He said the strain has been on the executive to get things done.
He anticipates that with the PSC's Economic Policy Unit now in place, the PSC is better positioned to be a vigilant partner in effecting changes in society.
The Unit is being funded initially by Canada for two years after which the private sector would have to ensure that it is self-sustaining. It has at its helm Canadian economist Don McGyver and had its full staff complement in place at the end of June.
DeGroot said the Unit has a plan of action it is working on and should be in a position to give constructive and thoroughly thought-out advice to the government on policy issues.
He said the unit has issued its position on the mid-year assessment of the economy and is right now working on comments on the IMF Fiscal Affairs Department's study on tax reform in Guyana. He said the PSC intends to use its clout to move the process forward as tax reform is absolutely necessary for Guyana since the tax burden is felt by too few. A number of other issues are to be looked at by the unit including a review of the financial crises on the rice sector.
DeGroot noted that the PSC is comprised of persons who have busy schedules and are engaged in other business activities and as such, the PSC could not have meaningfully effected change without the support of a secretariat which provides well thought-out positions on issues. Now, he said, the PSC would be well set as it would be able to articulate positions on issues of concern to society.
He said he plans for the PSC executive to have meetings in September with the executives of each member organisation to strengthen the relationship.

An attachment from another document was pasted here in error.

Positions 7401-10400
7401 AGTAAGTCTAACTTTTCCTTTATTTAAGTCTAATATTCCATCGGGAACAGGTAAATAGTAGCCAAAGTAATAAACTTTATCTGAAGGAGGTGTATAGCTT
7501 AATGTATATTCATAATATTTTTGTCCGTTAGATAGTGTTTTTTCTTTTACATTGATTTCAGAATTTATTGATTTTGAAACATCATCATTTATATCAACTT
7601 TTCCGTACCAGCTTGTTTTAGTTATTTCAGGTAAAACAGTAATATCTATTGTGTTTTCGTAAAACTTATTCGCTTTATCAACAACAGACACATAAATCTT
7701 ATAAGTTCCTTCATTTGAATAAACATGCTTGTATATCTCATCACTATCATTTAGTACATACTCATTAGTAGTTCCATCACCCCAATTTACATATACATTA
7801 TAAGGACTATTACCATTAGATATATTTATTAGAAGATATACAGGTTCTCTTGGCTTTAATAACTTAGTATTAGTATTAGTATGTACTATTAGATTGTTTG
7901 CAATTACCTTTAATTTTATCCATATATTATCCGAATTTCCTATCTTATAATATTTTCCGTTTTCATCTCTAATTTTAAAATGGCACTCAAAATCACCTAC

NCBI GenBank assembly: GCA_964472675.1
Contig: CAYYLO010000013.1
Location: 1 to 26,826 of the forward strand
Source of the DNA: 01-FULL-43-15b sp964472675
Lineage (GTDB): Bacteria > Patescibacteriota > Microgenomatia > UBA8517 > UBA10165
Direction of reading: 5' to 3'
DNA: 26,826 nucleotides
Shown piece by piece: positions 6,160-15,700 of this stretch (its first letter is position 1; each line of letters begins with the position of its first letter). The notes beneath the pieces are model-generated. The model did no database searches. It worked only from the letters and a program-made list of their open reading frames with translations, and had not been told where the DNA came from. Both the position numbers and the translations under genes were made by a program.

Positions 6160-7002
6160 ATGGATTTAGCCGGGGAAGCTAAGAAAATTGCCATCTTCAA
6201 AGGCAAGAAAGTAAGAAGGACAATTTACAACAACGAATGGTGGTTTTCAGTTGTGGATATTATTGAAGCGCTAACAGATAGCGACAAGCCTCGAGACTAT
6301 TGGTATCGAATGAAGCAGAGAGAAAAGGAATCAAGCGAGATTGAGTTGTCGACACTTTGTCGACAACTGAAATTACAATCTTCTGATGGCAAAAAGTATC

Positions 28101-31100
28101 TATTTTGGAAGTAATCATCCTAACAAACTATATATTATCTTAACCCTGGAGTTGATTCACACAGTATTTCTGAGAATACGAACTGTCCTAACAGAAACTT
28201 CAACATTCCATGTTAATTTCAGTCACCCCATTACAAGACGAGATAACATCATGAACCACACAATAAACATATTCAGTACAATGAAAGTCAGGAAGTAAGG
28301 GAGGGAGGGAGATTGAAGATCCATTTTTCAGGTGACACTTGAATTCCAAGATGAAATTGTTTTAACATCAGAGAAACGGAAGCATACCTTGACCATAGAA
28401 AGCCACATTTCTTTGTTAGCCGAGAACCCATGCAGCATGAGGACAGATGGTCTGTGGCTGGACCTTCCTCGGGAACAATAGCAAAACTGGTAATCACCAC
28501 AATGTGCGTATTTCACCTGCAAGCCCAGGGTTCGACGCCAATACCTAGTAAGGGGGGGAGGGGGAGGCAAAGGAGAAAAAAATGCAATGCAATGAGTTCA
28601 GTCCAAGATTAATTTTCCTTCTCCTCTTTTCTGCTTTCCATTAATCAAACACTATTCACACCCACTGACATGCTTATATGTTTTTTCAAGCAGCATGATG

He said GRMEDA is one association which has to be looked at as it has lost some 50% of its financial members who have gone out of existence in recent years as a result of the crisis in the rice sector. GRMEDA, a member of the PSC, has lost its secretarial structure and is only serviced by a secretary.
He said that the PSC has an increasing role to assist these organisations and mentioned that the forestry and tourism sectors are also affected and the commission will have to look for remedies to their problems.
Additionally, deGroot said the PSC expects to create a website soon which will publish a fortnightly newsletter to keep members informed on what is taking place.
The PSC which has 11 umbrella organisations as members and a host of corporate members has been affected by the slump in the economy in recent years as a number of businesses have fallen out as corporate members. Corporate members boosted the financial capability of the PSC as such members pay $500,000 in annual fees whereas umbrella organisations pay $50,000 per year.